In Bamako, Mali’s lush capital, it’s not hard to spot soldiers. This is a nation that has been on a war footing since 2012, and there are plenty of military men marching around the city: a large Malian army presence, of course, but also troops from France and armed peacekeepers and police from the United Nations Stabilisation Mission in Mali (MINUSMA).
But in a stark conference room in a hotel in the city centre, at a training course for peacebuilders, there is not a uniform or weapon in sight. Instead, there are bright pattern print shirts, short-sleeve suits and an array of colourful turbans, balanced precariously on the heads of the many women in the room.
These are civilians, representatives from civil society groups all over Mali, and the country’s future is in their hands – although this is not always obvious, judging from Mali’s often belligerent political discourse. ‘These people are actually in the communities. Soldiers can stop people from doing things, but they cannot change the way people think. A lasting solution can only come from civil society,’ admitted an observer from MINUSMA, sitting next to me.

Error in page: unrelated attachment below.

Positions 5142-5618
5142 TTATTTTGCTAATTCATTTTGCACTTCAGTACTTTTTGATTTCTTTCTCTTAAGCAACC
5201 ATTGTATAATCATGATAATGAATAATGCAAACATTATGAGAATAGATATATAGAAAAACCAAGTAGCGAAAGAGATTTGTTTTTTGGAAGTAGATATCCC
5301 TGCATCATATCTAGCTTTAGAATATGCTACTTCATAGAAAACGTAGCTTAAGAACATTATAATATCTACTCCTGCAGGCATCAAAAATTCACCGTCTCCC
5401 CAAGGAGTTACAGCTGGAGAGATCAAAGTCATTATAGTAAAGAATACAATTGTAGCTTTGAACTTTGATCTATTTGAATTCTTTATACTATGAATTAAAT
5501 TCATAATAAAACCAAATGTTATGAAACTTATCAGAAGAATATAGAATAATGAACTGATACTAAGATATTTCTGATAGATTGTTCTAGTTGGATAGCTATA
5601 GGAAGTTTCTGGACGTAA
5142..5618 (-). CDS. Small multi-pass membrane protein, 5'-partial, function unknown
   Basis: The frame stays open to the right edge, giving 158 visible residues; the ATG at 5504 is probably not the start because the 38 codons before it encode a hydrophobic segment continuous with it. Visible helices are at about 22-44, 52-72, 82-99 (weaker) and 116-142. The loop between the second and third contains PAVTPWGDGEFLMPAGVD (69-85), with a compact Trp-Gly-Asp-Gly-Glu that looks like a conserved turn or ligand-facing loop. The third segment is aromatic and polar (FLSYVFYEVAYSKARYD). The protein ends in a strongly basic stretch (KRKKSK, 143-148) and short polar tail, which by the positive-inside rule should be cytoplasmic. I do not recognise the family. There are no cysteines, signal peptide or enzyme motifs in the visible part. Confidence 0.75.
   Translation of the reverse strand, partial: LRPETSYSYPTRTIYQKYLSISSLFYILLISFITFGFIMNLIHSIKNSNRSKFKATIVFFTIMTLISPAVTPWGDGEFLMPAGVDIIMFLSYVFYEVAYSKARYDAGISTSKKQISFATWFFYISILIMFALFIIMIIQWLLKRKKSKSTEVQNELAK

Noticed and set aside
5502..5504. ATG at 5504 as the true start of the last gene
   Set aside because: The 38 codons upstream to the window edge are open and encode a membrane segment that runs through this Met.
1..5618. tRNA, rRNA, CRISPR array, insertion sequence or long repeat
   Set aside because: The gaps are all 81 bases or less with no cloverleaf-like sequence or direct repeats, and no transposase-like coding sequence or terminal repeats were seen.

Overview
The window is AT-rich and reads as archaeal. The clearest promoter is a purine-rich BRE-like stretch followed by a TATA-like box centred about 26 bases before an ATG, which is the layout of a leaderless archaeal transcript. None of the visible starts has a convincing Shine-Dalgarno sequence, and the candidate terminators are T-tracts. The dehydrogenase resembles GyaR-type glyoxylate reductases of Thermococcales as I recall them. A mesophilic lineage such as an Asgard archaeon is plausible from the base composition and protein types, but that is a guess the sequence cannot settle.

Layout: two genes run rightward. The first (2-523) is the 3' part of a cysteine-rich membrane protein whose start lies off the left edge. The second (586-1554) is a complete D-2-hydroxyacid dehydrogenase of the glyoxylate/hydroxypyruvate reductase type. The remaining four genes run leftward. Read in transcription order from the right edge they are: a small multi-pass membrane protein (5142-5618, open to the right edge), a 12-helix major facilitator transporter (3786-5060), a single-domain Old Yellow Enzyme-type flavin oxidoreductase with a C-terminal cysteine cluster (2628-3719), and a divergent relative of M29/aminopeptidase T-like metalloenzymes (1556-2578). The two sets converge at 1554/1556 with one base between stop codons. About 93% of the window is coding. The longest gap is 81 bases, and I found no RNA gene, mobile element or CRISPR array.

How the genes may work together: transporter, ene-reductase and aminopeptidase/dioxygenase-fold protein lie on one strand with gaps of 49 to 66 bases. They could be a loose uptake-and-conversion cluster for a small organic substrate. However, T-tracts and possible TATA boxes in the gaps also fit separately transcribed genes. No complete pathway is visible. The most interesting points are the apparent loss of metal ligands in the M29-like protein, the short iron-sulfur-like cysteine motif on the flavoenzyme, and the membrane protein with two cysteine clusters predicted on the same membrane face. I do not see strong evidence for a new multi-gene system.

As we watch, participants are vigorously debating the causes of poor governance in Mali, with corruption being the most popular complaint. Other proposed causes are more controversial: would the country really be better off if women were in charge? Shouldn’t everyone acknowledge that while poor governance is a constant, the scale and manifestations of the problem differ from region to region?